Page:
Apparently, Urban Meyer wants his team to know that he means business and that any of the tomfoolery that may have gone on before he arrived will not be tolerated.
And there's no better way to drive that point home than to take away scholarships from tight end Jake Stoneburner and offensive lineman Jack Mewhort, two suspended players who were considered leaders of the team.
Ohio State announced Friday that Stoneburner and Mewhort have lost their scholarships for the summer after pleading guilty to a charge of disorderly conduct stemming from an incident on June 2. The two players were originally charged with obstructing official business after they were caught urinating on the side of a building and initially ran when the police tried to approach them.
The loss of scholarship means both players will have top pay their way through summer school. They are still suspended from the team, but will have a chance to earn their scholarships and return to football in the fall.
Jack Mewhort (Terry Gilliam/AP)"We are disappointed with the decisions made recently by two of our football players," Meyer said in the statement Friday. "Jake Stoneburner and Jack Mewhort will each be removed from athletic scholarship beginning with the summer term, and they will continue to be suspended from team activities until stipulations are successfully met. They will have an opportunity to return to the team in good standing following the summer session."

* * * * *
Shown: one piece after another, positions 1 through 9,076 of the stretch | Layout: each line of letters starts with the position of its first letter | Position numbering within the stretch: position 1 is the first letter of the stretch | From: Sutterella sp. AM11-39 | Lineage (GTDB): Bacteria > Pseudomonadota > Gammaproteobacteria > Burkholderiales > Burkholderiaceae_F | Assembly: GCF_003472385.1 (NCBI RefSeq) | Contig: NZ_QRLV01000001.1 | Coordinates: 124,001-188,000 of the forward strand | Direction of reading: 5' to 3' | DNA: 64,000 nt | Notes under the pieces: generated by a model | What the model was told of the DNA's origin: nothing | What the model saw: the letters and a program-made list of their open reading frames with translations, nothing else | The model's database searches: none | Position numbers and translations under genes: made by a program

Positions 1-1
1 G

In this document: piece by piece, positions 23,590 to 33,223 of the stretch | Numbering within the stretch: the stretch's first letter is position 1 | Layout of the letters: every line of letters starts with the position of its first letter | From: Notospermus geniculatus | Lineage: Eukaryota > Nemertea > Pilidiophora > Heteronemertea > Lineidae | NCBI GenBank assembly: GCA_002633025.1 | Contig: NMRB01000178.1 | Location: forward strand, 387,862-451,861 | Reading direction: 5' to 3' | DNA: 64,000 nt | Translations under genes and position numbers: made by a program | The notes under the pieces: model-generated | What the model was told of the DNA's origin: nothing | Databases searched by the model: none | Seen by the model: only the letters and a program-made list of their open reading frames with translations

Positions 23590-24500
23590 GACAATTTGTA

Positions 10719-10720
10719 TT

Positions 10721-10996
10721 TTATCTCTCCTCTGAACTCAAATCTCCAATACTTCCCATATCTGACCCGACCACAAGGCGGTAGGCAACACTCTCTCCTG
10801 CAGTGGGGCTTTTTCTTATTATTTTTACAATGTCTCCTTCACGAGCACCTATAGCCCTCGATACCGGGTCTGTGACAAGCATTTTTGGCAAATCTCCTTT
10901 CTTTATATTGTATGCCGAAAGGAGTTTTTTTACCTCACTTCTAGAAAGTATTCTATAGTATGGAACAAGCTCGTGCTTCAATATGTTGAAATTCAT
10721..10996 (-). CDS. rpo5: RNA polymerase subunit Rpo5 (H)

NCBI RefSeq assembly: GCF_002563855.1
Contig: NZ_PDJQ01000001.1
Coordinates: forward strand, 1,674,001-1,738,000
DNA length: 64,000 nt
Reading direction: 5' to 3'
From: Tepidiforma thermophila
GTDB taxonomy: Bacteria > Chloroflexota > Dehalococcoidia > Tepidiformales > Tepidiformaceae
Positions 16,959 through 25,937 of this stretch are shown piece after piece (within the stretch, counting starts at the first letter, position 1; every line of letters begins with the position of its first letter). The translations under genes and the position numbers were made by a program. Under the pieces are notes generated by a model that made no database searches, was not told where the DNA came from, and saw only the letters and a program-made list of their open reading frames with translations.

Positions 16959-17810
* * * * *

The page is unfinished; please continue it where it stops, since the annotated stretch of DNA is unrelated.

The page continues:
The two players will be allowed to work out at the Woody Hayes Athletic Center, but they will not be allowed to work out with any of their teammates, which might be why they were listed on the "Maize" depth chart in the team room. Of course, the players could work out with other players on their own time away from the facility. Stoneburner is one of the team's main offensive weapons and keeping a report with quarterback Braxton Miller is key. Similarly, Mewhort is the anchor of the offensive line at left tackle.
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Is it just me or is this punishment a little harsh for urinating on a building? I understand Meyer is trying to make a point and warn other players of what might happen if they find themselves on the wrong side of the law, but taking away a scholarship for a semester seems excessive even for a team that has had some issues with the law and the NCAA.
Meyer's punishment does set a bit of a precedent for future legal run-ins. If this is what happens when a player urinates on a building, imagine what will happen when he gets a DUI?
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